“It’s all right, Mama,” Paloma said. She couldn’t figure out if she was lying or if she actually meant what she said and she tried not to think about it too closely, a little afraid of what the answer might be.
“It’s not all right, mi hija. With everything being so crazy, and with the money, and I wanted to surprise you and - ” She stopped. “It’s too late now. Did Maria mention it to you?”
“Mention what?” Paloma shot a questioning look at her aunt, who only shrugged.
“That’s what I was going to talk to her about. I had wanted to surprise you, mi hija, but I don’t think I will be able to anymore. I was saving up the money so you could come home for the summer.”
Paloma couldn’t say anything. She stood stock-still while her mother went on.
“I don’t think I’ll be able to do that anymore, mi hija, not now that the house burnt down. I don’t know how - ” She stopped herself, but not before Paloma heard the desperation in her voice and wondered what her mother wasn’t telling her.
“It wouldn’t have - I wouldn’t - I already have plans for the summer, Mama,” she said quietly.
“I got a job at a resort just outside of the city.”
“A resort?” Mama asked doubtfully. Paloma almost laughed out loud at the predictable response.
“It’s perfectly safe. It’s respectable, Mama. A couple of my friends worked there last summer and said it’s great. They’re going again this year, so I won’t be alone.”
“I just worry about you, mi hija. You’re my baby.”
“I know, Mama, but I’m not a little girl anymore. I’ll be fine.”
“I had just hoped - I just wanted all of my children to be home again.”
Mama sounded so heartbroken that Paloma made a rash decision that she might end up regretting when she actually thought it through later. “Maybe with the money I make over the summer, I can buy a plane ticket home to spend Christmas with you.”
“I would like that very much.” Her tone quickly changed to worry again. “But mi hija, it’s your money. You shouldn’t be using it on a plane ticket.”
“As you said Mama,” Paloma said firmly, refusing to back down now that she had made her decision, “it’s my money and I’ll spend it however I want to.”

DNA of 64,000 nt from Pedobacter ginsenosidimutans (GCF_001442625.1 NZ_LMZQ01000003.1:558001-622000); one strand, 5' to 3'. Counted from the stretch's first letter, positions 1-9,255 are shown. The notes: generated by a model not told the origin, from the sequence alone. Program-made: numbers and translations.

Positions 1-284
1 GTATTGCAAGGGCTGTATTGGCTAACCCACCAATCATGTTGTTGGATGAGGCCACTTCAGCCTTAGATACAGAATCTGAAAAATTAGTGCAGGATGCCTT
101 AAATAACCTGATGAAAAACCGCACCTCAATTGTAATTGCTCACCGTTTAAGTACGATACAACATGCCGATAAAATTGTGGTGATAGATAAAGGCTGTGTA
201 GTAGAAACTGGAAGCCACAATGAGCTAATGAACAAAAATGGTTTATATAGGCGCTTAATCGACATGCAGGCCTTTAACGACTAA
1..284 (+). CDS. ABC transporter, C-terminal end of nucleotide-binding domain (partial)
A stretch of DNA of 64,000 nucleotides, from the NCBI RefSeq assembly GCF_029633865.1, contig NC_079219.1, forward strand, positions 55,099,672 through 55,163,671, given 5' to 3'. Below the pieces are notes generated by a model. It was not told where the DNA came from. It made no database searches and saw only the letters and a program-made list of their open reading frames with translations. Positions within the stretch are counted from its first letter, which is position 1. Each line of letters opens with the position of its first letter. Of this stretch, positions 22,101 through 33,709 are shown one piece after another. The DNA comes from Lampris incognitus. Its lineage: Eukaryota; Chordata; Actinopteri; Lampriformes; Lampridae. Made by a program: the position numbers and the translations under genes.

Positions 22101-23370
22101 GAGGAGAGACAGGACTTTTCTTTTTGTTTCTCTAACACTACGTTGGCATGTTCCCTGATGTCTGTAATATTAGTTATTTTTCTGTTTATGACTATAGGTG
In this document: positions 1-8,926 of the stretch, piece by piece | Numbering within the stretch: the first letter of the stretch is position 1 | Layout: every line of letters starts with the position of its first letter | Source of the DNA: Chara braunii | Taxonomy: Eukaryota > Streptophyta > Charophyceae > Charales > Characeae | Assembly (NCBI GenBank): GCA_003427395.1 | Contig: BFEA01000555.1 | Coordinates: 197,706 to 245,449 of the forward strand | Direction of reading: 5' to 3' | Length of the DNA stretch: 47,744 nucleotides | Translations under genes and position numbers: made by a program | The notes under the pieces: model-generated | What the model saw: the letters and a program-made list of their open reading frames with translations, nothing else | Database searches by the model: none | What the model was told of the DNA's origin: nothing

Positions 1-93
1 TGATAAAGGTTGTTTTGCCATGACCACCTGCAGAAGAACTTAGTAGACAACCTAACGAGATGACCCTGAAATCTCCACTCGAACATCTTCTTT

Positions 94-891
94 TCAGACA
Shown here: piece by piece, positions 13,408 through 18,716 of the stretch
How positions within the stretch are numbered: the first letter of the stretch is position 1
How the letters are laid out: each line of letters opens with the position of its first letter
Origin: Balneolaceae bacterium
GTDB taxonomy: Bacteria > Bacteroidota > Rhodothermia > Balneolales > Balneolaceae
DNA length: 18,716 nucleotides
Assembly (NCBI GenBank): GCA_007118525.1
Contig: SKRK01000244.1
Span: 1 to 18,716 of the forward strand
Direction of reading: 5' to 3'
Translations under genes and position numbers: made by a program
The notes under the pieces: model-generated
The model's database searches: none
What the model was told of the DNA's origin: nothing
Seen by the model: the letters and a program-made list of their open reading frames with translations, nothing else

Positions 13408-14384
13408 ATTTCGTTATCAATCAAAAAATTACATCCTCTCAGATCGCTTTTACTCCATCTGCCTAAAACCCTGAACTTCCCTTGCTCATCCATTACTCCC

The obligatory maternal protest must have been finished, because Mama said dreamily, “All five of my children home again for Christmas at last. It will be the best present ever!”
The corners of Paloma’s eyes crinkled in puzzlement. “Five?”
“Oh! Didn’t I tell you? Antonio! He’s coming home!” Paloma couldn’t help but feel slightly jealous at the joy in her mother’s voice and wondered if her mother would sound so happy when she was telling the others that Paloma was coming home, or if that was just reserved for those children who had run away, not for the ones who had been sent away. Paloma bit her tongue as soon as that thought went through her mind, even though she hadn’t said anything aloud. That wasn’t fair.
“Yes, mi hija. Isn’t it wonderful? Luis found him in Bermuda and he should be coming home any day now with his girlfriend.”
“Yes, Mama, wonderful,” Paloma said distractedly. That was Luis’ second trip to Bermuda in less than a year, and they hadn’t been able to afford to send Paloma home even once in over ten years.
“All my children, home again,” Mama continued, oblivious to Paloma’s lack of enthusiasm. “It’s all I ever wanted.”
Nothing was said for a moment, then Mama was once again back to business. “But this must be costing you a fortune. Say ‘hi’ to Maria for me.”
“I will, Mama,” Paloma promised.
“I love you, mi hija,” Mama said.
“I love you too, Mama,” Paloma whispered, chocking the words out of her suddenly lumpy throat.
The telephone conversation ended as it always did. As Paloma hung of the phone, Tia Maria abandoned the two mugs of coffee to cool on the countertop and went over to hug Paloma.
“Mama says hi,” she whispered.
“She isn’t good with telephone calls,” Tia Maria explained hollowly. “She never was.”
“I know,” said Paloma.
“She really does miss you, Paloma. That’s why she finds it hard to call. She feels incredibly guilty that she had to send you away.”
“I know,” said Paloma.
“Mi niña, you do this every time. You can’t let these phone calls get to you,” Tia Maria said, a little more sternly.
“I know,” said Paloma.
Her aunt’s face softened. “But none of that helps, doesn’t it?” she asked astutely.
Paloma stared at the worn down tiles on the floor. “It’s been so long, Tia Maria. Sometimes I don’t even remember what they look like. I could be staring at Miguel or Theresa in the face, and I don’t know if I’d recognize them. And I - I - I don’t think that I’d go back now, even if I could.”
“I know that, niña.”
“And I don’t know how to tell Mama. I know I’m going to disappoint her and she’ll hate me.”
“Pilar will understand,” Tia Maria told her. “And she could never hate you. You’re her daughter. She loves you.”
In a small voice, so low it was a wonder Tia Maria heard her at all, Paloma asked, “Then why did she send me away?”
Tia Maria hugged Paloma tightly, running her hand comfortingly through the younger girl’s hair and letter her niece’s head press into the chest, just below her shoulder.
And Paloma cried.